- Paulie is complete dick to Valery, simply because he's in a bad mood for having to do Silvio's collections. It leads to a lot of trouble.
- He beats and extorts a completely innocent business associate for no other reason than the guy has a loving birth mother and he doesn't.
- Laughably Evil: A ridiculously rapacious and cheap bastard. Comically absurd like many of his shenanigans.
- Malaproper: Like virtually every mobster, he's not as smart as he thinks he is.
- Married to the Job: Literally; he doesn't have a life. An early episode showed him waking up in his girlfriend's bed, but this character was dropped after only one appearance.
- The Mentor: For Christopher, unwillingly so, but they start to develop an actual friendship.
- The Mole: Feeds Johnny Sack with information for a while. Tony gets suspicious and contemplates killing him for it, but Paulie is wise enough to deny it.
- Neighbourhood-Friendly Gangsters / Villain with Good Publicity: Subverted. Paulie is appointed manager of an amusement fair. He is such a cheapskate that he cuts corners and security budget to the point one ride becomes hazardous and an accident ensues.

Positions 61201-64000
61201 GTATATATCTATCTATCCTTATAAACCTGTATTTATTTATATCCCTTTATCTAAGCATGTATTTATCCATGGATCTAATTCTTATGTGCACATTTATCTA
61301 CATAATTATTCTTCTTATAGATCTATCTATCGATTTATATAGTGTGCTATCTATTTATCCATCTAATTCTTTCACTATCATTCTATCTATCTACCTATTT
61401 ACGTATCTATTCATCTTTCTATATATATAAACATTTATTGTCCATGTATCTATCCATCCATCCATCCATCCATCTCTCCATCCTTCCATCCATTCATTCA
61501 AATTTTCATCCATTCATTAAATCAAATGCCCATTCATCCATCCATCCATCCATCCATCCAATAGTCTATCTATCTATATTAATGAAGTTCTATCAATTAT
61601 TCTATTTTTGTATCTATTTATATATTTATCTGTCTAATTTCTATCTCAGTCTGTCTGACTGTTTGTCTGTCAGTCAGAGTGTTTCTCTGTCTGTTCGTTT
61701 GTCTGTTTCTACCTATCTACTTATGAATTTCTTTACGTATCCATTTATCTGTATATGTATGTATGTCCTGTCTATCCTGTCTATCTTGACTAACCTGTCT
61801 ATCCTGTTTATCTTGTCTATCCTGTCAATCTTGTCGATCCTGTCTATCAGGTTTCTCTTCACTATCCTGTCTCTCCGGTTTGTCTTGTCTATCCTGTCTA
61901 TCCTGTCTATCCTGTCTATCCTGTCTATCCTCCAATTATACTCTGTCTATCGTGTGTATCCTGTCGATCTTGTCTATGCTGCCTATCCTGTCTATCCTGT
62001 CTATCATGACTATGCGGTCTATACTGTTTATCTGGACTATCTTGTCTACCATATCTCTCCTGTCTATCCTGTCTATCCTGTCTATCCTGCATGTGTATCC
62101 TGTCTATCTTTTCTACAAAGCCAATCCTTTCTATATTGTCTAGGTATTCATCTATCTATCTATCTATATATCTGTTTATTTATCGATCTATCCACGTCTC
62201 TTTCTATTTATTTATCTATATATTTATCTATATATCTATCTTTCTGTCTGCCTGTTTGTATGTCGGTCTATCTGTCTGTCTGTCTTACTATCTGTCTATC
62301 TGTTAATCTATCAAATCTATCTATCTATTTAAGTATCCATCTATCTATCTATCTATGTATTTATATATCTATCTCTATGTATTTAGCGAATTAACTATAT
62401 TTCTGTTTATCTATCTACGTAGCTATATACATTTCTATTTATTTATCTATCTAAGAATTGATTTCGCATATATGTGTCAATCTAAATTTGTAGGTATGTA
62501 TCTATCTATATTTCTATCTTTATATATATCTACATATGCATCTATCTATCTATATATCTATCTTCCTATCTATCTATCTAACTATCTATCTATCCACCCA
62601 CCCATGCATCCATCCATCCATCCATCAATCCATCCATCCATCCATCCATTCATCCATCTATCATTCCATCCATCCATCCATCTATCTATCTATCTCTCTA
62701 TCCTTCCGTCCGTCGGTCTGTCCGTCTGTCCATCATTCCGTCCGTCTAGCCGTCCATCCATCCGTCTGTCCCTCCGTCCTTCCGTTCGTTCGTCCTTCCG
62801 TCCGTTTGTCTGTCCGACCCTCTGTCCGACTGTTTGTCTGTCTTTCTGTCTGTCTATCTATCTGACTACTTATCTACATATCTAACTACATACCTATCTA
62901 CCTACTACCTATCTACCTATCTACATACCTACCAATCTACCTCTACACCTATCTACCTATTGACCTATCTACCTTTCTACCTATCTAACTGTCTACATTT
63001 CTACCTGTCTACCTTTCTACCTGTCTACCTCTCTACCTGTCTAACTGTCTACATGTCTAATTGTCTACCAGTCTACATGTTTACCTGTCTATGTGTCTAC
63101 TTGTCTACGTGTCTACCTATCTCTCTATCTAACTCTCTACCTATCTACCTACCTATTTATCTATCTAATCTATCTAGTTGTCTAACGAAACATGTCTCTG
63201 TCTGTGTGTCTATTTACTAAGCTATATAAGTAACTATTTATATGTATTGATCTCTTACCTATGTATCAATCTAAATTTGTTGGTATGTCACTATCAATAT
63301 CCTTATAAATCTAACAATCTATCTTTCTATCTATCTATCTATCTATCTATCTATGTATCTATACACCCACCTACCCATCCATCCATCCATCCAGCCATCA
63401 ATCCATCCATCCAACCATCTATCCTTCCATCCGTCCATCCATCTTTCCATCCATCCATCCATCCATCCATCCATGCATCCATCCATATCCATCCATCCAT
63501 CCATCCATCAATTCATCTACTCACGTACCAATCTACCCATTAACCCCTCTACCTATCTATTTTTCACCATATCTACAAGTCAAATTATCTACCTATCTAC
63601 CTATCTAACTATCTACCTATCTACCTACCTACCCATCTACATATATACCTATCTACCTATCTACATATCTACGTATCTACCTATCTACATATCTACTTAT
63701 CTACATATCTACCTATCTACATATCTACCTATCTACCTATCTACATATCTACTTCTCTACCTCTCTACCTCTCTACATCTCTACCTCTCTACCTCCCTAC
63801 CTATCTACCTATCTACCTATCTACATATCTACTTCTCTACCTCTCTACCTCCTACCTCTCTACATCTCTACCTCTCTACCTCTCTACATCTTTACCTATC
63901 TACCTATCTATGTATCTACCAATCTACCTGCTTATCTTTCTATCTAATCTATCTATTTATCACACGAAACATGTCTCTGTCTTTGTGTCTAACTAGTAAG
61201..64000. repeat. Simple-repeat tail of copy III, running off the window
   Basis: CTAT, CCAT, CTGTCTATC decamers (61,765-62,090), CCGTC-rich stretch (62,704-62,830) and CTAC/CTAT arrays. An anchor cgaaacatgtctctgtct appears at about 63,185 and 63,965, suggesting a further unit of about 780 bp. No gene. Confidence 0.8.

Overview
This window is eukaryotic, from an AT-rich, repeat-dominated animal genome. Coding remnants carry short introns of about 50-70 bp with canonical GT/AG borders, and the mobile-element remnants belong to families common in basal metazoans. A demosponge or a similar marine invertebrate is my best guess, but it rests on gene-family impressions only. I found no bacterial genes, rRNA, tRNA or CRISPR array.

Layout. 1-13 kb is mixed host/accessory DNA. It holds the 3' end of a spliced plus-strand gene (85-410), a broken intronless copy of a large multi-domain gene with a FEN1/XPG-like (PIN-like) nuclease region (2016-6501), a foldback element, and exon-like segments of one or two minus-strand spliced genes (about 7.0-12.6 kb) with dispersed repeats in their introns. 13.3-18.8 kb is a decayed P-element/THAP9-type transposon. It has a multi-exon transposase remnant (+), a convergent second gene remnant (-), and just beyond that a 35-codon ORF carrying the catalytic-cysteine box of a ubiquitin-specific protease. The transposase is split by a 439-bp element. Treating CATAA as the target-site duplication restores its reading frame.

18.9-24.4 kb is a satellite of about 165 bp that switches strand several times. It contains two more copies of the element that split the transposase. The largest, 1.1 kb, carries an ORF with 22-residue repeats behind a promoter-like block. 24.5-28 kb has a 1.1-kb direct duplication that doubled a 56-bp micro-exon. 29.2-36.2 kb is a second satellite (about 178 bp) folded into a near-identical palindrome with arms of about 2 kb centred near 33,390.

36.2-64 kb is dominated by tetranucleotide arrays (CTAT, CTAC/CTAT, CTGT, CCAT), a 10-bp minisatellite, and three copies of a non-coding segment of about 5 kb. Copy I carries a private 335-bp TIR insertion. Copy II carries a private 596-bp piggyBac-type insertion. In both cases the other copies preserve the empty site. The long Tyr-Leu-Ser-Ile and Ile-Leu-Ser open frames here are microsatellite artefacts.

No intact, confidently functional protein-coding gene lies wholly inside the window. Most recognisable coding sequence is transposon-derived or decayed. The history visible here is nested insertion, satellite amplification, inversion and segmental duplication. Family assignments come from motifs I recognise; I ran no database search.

- Obfuscating Stupidity: Maybe there's a better term for it but despite his apparent lack of intelligence he is pretty cunning and smart when it comes to how the mafia works and how to stay alive, he tells Silvio he "survived the 70s by the skin of his nuts" and in the final episode, he's essentially the last man standing.
- Examples of his cunning include him being one of the only people who actively despises Richie, Ralph, Vito, Feech, and Chris who he foresees (correctly) as major troublemakers and his life saving refusal in "Remember When" to admit to Tony that he told Johnny Sack the Ralph Cifaretto weight joke despite the fact that 6 years have passed and both Johnny Sack and Ralph Cifaretto are dead.
- Old Soldier: He helps clear a room of some Colombian drug dealers who could be his grandchildren, among other examples.
- Only Known by Their Nickname: A variant; his full nickname is "Paulie Walnuts" but is univerally refered to as "Paulie"
- Papa Wolf: With the use of his car and in the presence of Kelli, he left her and Christopher's garden in ruins after his nephew, Little Paulie, was beaten by the latter and thrown out of a second-story window.